“The price of power is responsibility for the public good” — Winthrop Aldrich
The advent of electricity has made an undeniable impact on the modern world. During the Industrialization Age, electrical power introduced the fastest rate of economic growth our Earth has ever witnessed. This led to exponential growth in technology, medicine and population over the past 100 years. In recent years we are now recognizing the problems that arise from unchecked growth and industrialization. Sadly, climate change is one of the most terrifying problems. Electricity may light up our world, spark technological revolutions, and power the very connections we rely on for our daily routines, but it has also played a contributing role in many of the challenges we face in modern-day history.
In the mid-1900s, electric companies were so intent on promoting energy consumption they actually used to strategically install enormous rooftop signs with lights that advertised "USE ELECTRICITY". A battery level indicator may be all the encouragement we need to use electricity nowadays, but artificial lighting is still responsible for 15% of the world's total energy consumption.
El Paso Texas, or as many call it, “Sun City”, is also hometown to Beto O'Rourke, who was seeking the nomination for Democratic President Candidate in the 2020 election. Beto also speaks a clear message about energy consumption and climate change. He is working with Congress to create a legally enforceable standard that could bring the US carbon emissions to net-zero by 2050. Keep an eye on the energy market, we may begin to finally see a change in how we produce, consume, and invest in energy. We might even start seeing incentives that ensure environmental and socio-economic integrity in decreasing climate change.
A group in El Paso, TX shares that same vision and decided to make a bold and sustainable statement with a six-foot-tall sign fixed atop the century-old Martin Building. The historic structure stands seven stories in height and was part of the expansion of downtown as a result of the city’s major industrial growth during the 1910s and 1920s. Known locally for being the headquarters of the old El Paso Electric Company—a large marquee on the roof advertising the infamous “USE ELECTRICITY” slogan was added when they purchased the building in 1950. It was illuminated by 150 incandescent light bulbs, which consumed a total of 15,000 watts of electricity.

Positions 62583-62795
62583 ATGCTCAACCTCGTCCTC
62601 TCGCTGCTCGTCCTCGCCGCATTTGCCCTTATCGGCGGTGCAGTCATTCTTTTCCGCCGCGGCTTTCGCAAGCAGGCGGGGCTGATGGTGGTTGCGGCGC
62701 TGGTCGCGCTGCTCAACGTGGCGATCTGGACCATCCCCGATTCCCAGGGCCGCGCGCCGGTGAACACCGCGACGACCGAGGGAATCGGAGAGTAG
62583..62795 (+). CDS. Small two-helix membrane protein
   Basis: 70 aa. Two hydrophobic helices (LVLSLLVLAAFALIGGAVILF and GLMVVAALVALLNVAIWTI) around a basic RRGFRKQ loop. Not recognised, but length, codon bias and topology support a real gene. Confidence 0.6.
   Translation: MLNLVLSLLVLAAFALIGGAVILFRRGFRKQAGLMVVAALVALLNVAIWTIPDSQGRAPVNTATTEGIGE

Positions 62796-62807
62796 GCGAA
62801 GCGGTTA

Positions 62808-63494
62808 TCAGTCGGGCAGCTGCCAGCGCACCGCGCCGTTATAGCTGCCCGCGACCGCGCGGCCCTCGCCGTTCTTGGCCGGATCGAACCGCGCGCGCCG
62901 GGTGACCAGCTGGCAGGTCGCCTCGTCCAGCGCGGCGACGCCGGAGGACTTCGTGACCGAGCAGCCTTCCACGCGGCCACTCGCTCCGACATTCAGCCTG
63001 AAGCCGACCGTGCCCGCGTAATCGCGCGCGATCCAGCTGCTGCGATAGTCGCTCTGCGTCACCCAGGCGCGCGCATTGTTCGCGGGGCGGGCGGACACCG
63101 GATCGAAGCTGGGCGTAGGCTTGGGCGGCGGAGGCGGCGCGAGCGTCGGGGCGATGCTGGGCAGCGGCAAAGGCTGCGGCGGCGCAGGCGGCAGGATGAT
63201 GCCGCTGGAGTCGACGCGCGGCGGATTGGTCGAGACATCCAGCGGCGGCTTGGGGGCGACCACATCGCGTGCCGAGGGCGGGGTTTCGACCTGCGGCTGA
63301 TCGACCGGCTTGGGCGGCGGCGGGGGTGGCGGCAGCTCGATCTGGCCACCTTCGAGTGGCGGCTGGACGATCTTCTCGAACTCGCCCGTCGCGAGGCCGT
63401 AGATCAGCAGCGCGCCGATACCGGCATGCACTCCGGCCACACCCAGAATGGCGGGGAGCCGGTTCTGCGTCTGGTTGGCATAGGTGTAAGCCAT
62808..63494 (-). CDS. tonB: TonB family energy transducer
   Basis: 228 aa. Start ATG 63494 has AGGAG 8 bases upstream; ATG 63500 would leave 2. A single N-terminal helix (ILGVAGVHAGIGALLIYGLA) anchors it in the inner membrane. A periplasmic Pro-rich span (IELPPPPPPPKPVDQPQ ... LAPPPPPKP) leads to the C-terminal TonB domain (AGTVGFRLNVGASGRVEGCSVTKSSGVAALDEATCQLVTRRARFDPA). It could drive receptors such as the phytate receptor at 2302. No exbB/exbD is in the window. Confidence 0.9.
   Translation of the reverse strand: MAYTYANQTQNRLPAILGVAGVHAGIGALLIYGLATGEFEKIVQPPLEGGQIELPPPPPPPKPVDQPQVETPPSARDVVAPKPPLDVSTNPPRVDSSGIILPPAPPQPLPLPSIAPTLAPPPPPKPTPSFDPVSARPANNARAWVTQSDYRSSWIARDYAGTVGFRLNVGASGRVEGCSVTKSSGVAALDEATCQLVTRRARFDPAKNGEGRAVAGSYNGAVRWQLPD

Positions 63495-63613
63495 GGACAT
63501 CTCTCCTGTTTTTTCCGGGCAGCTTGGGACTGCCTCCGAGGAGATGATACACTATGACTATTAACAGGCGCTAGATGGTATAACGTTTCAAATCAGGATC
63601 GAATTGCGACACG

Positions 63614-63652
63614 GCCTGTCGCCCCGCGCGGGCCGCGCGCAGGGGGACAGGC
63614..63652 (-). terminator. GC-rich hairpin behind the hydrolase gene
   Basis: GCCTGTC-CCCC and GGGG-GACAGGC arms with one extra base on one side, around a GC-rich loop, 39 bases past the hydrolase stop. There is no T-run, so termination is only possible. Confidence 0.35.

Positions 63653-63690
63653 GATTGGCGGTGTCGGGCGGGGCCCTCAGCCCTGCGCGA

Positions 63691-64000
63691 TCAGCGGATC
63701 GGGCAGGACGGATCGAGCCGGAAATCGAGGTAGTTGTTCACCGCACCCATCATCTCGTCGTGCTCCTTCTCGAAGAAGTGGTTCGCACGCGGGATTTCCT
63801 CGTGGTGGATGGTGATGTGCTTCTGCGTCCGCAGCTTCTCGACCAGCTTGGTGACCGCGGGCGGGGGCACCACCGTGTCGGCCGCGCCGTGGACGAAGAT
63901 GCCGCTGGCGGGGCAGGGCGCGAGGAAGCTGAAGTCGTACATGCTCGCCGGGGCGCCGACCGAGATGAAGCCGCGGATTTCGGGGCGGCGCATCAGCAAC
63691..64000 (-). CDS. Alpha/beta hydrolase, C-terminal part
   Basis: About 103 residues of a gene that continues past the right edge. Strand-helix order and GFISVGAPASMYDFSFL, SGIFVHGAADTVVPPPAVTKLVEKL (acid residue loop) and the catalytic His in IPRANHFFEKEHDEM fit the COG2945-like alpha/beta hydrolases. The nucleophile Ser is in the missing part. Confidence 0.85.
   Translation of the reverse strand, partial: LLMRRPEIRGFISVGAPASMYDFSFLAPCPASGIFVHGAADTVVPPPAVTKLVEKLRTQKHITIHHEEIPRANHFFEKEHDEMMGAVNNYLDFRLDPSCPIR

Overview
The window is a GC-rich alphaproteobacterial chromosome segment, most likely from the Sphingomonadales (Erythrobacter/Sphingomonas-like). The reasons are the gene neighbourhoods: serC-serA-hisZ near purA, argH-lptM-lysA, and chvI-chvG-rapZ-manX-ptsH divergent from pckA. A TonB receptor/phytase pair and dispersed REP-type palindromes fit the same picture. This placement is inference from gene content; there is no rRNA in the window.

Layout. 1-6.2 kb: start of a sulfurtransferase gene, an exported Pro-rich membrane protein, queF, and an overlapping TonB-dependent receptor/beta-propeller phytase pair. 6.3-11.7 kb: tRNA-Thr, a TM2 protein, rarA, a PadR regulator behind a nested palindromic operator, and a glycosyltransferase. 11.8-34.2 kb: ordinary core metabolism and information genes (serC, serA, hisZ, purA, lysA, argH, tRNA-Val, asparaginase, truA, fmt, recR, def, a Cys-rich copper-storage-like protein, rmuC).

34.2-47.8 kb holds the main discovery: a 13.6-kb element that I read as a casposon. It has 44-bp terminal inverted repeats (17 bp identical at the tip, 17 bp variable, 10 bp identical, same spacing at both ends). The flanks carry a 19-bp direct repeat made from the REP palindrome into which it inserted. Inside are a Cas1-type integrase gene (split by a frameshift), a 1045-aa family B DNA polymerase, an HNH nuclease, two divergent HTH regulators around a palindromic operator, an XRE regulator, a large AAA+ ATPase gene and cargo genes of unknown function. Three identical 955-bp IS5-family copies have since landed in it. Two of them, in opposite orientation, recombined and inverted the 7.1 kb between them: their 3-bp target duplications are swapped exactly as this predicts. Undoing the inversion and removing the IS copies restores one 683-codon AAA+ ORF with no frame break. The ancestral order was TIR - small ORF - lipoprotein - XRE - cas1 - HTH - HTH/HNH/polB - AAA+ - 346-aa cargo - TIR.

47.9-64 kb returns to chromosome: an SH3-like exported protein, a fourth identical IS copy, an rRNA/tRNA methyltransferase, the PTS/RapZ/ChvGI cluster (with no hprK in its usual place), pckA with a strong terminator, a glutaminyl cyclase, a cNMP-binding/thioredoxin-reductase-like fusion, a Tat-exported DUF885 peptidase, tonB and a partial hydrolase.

“Climate change is a real threat and electricity should be consumed responsibly. Fifteen percent of the energy consumed globally is for lighting. We can easily reduce lighting energy consumption by 90% if we make the switch to LED lighting. ” — Julio Gabbert, Co-Founder of CodeLumen.
In 2017 the decision was made to remove "USE" from the marquee in a clear effort to endorse a new message “Use Electricity Responsibly”. The new sign is powered with a total of 127 individual LED color changing bulbs which consume only 9 watts of electricity. The entire sign runs on 1,142 watts. That’s about 91% in energy savings.
In addition to the energy-efficient sign, that serves as a new iconic landmark in Downtown El Paso, Lane Gaddy (owner) came up with an idea to rebrand the downtown district. The design of the energy-efficient sign was reimagined from the original marquee installed by the electric company in the '50s. It now reads “ElectriCity” and represents the new name of the two-block quarter, from San Jacinto Plaza east, to the historic Basset Tower.
A unique challenge presented itself as CodeLumen, headquartered in New York, coordinated with the client in El Paso. The entire fabrication process was made with recycled materials and executed by local El Pasoan and CEO of Vuro, Rafa Portillo. Rafa and his team performed an excellent job at installing the sign, it literally took them less than 48 hours to complete the installation.
To manage the lifecycle and reduce the carbon footprint of the project, our engineering team designed a robust software called Creates AI. The Creates platform saved time and costs while helping to manage the project between New York and El Paso. It dramatically improved efficiency and allowed us to seamlessly manage the whole project long distance.
As a result, a contemporary artwork—ElectriCity—mounted on top of the prominent Martin Building joins the next chapter of history in El Paso, sending a meaningful message of sustainability to the public: don't simply use electricity, use it responsibly.
"I Love to convene art, new technology and be socially responsible." Ricardo Fernandez - Amor Por Juárez President and Electricity Project Coordinator.
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